[Editor's Note: The following is a guest post by John Sanderson, The Nature Conservancy's director of conservation science in Colorado.]

By John Sanderson

The greening grass that is my small front lawn tells me the warmer days are here to stay. Today is also the day when residents of Fort Collins, Colorado, where I live, begin watering restrictions. Since my house’s street number is 1012, I can water my lawn only on Thursdays and Sundays.

Denver has done the same, setting a goal of saving 16 billion gallons of water in the next 12 months.

That’s roughly 25,000 Olympic-size swimming pools.

Where my brother lives, in Lake County, Illinois, where annual precipitation exceeds 36 inches per year, watering restrictions are nothing new. He can water his lawn only every other day, and never between 10 AM and 6 PM. Why? Because his water supplier knows that even once-mighty waterways like the Colorado River are in trouble, and the supplier wants to avoid that fate for the Great Lakes.

The emptying of the Colorado River begins just 40 miles west of Fort Collins. That mighty river is shipped through tunnels and over mountain passes to provide water to Denver and other growing cities.

Ironically, in this water-scarce region (14 inches rain per year), we are asked to limit our lawn watering only in the most extreme years. The last extreme year was 2002. By some reckoning, the current drought has lasted since 2000. Some view the drought and accompanying warmer temperatures as clear evidence of climate change. It may be. But you don’t have to invoke climate change to know that the western U.S. experiences severe droughts.

In a remarkable series of studies, scientists have used tree rings to reconstruct river flows going back over 1200 years. These studies tell us that there have been several droughts over the centuries that have been more severe than the current one, and at least one — the drought that dispersed the Anasazi — that was far deeper and longer than anything we have seen in the past century.

The current drought is already having terrible repercussions for today’s farmers. Many will be planting only half their usual crops this year.The drought has affected our rivers, too. Yesterday, as we enjoyed a Sunday stroll along the Cache la Poudre River, my young daughter decided to stroll in the river. She barely wetted her ankles. You would probably guess that if her ankles are barely wet, the fish aren’t doing well. And that’s not counting the places along the river where a diversion currently takes every last drop out of the river.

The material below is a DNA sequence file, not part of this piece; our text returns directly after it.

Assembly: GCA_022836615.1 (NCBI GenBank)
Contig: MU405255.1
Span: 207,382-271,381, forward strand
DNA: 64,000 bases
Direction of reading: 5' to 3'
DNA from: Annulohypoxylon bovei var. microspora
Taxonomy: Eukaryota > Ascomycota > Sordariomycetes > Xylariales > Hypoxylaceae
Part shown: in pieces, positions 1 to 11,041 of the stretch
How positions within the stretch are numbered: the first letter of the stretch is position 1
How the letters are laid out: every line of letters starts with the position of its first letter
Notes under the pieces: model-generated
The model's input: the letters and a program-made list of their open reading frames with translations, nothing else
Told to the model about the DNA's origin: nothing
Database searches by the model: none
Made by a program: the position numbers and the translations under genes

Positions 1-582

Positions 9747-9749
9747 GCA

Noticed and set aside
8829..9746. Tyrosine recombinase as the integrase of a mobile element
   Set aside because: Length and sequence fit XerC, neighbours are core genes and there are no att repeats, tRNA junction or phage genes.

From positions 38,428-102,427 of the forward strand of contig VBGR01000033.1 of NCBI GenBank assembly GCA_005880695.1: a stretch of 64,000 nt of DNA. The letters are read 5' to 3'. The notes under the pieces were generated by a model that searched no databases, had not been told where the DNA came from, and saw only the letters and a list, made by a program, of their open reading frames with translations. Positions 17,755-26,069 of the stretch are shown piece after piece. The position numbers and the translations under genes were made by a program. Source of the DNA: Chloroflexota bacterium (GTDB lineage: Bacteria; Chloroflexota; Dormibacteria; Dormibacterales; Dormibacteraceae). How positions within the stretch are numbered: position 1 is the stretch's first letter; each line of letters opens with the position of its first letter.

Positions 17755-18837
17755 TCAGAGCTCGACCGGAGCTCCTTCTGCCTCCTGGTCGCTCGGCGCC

Every time we turn on our faucet or shower in Fort Collins or Denver, we are taking water out of a river. With a population expected to double in the coming decades and a finite (or shrinking) water supply, this year is a stark reminder that it’s up to us to chart a new, smarter course toward meeting the future needs of our cities if we also want to protect rivers we love.

What steps are YOU taking to conserve water this spring? Share you tips in the comments section below.

[Image: Lawn care. Image source: Trevor Manternach/Flickr via a Creative Commons license]

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Comments

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  2. We guiltily harvest rainwater too, even though we know it robs valuable groundwater recharge from our local aquifer. From the aquifer, that water would have flowed into the Missouri River instead of onto our garden. Sorry, Mighty Mo!

  3. What, if anything, can be done to improve the efficiency of irrigation for agriculture? Is drip irrigation not a partial solution? It seems to me the use of ditches and such for irrigation must lead to a lot of evaporation in the southwestern climate. Also, my understanding from reading about micro irrigation technology is that the problem of run-off with fertilizer pollutants is also a plus.
    Also, I heard that subsidies to agriculture create a disincentive for more thoughtful irrigation practices.

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